I've covered over 5,100 mls rail miles since leaving London 15 days ago; this includes the 3,140 mls on the 'Tsar's Gold' train from Moscow over the past 5 days & I've just arrived in Irkutsk in central Siberia.
Long train journeys are a strange experience, they tend to generate a sense of unreality, as you flow through the landscape in a little bubble - part of it yet only for a moment & then you're gone. You're a transient figment to onlookers, but onboard you're part of a busy social gathering - with complete strangers. You see them every day, you make friends with some & you gossip about others. You get used to seeing someone, maybe make friends with them & then they're gone.
Its nothing like flying, where your life is suspended & all control is taken from you by uniformed strangers - who do with you, what they will. You are turned into a package, posted in one place & delivered someplace else & inbetween - you just exist.
On a train, apart from the comfort of being just 18 inches off the ground, the rail traveller still controls their life. To train managers, carriage attendants & restaurant staff you're not a package you're a person & if you don't like the service - it gets changed. Whereas on a plane a complaint might get you off-loaded as a flight hazzard or an angry complaint could get you arrested.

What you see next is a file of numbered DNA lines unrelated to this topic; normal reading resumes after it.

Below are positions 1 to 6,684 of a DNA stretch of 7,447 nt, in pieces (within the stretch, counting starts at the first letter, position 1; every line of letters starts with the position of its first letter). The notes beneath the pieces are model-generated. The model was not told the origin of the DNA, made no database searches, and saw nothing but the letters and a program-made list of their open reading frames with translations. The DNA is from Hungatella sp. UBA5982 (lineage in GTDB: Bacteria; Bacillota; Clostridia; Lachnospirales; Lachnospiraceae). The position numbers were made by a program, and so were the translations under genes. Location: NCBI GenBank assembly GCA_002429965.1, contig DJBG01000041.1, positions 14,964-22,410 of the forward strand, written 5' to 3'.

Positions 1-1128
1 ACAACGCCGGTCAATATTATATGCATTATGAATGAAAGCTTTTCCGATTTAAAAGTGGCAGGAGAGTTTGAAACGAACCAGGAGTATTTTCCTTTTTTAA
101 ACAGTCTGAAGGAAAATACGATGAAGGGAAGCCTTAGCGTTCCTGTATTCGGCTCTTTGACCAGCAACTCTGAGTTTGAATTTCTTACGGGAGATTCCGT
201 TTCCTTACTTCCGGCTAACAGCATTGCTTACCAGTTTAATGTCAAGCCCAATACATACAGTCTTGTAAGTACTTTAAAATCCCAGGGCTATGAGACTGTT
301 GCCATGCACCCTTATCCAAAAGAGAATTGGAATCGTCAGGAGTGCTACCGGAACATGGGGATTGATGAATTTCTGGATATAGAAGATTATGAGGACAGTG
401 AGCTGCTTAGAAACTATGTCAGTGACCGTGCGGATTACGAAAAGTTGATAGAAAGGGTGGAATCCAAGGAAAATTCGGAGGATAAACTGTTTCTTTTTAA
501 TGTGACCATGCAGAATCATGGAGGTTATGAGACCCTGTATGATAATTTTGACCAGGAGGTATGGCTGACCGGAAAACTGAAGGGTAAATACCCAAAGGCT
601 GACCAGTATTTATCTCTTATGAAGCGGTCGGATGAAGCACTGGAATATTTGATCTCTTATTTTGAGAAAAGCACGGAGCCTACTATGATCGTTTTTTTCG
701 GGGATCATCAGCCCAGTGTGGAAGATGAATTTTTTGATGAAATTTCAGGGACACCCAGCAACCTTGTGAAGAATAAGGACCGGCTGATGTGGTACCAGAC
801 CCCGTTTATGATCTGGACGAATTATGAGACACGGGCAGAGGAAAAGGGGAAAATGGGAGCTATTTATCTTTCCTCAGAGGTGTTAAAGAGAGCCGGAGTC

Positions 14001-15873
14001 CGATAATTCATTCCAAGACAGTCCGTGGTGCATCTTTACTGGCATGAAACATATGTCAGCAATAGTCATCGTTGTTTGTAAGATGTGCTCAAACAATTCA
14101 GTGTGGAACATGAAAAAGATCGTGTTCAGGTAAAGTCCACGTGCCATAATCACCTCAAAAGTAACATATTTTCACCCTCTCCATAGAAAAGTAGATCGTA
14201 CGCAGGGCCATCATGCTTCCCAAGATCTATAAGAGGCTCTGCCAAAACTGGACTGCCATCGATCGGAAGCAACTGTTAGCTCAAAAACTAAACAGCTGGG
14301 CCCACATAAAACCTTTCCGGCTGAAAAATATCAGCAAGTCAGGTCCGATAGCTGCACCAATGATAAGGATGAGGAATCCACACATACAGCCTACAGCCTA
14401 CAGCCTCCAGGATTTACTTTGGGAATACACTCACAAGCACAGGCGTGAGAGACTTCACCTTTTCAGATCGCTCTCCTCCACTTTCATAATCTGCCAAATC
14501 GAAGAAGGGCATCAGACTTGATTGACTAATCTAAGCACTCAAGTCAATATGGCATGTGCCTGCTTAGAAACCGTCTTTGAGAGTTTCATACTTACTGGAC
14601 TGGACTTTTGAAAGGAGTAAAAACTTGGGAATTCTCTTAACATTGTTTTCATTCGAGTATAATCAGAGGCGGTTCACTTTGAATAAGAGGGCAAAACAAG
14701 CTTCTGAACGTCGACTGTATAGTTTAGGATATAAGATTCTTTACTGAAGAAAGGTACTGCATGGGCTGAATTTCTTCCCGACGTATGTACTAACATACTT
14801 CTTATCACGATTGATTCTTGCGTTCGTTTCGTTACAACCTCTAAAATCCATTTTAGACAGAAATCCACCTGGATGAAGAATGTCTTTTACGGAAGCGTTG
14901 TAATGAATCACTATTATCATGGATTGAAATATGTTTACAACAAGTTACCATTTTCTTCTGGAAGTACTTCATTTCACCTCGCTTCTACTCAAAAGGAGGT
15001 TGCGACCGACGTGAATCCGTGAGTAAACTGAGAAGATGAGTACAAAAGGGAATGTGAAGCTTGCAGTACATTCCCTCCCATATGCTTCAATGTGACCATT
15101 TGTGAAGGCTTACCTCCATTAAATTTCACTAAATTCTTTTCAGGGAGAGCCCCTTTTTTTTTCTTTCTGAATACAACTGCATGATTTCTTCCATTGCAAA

Trundling through the endless birch & fir forest a full moon is hanging in the same place night after night & it seems so much bigger than at home. It also seems much brighter & illuminates the empty forest like a distant search light.
In the middle of the night, several hours east of Noviosibirsk, we pulled into Marinsk - a small town but a massive railway junction, seemingly in the middle of nowhere. Trains were parked in sidings, drivers were waiting in cabs ready to go & through trains raced past on the way to somewhere. Vast railway sheds & signal boxes were illuminated by towering lights that gave everything a sickly yellow glow & in the distance were the twinkling lights of a town. And over in the distance there's yet another railway graveyard - old steam engines, filthy diesals, rusty electric engines & derelict passenger coaches. There's so much space in this vast country that no one disposes of old things, they just put them on the side - forever.
Like most places I've visited in Russia, Irkutsk is a complete surprise - totally unlike every impression of Siberia I've been given. First its roasting hot at 27 degrees C in September, second how large, elegant & sophisticated the city is & third how friendly so many people are.
The outskirts of Irkutsk is signalled 20 to 30 miles beyond the city centre - wooden houses, a vast factory with four red & white striped chimneys. Then a meandering river flanked with marshy reedbeds, great piles of excavated sand & random industrial buildings that seem to have no planning regulation. Post Soviet Russia is perhaps on the rebound from over-regulation so that now this vast landscape allows any entrepreneur to sprawl out in any direction without regard for the environment.
The hotel Irkutsk is our base for a couple of days as we leave the train for an overnight stay in town. Its a modern tourist hotel with a smart WiFi enabled lobby, coffee shop, souvenir shop, ATM, bar, restaurant & its clean throughout. Unfortunately behind the scenes doesnt get so much attention, staff have sour faces, breakfast is poor, rooms are spartan & bereft of tea/coffee/water, a little fridge is empty, yet there are bathrobes & slippers.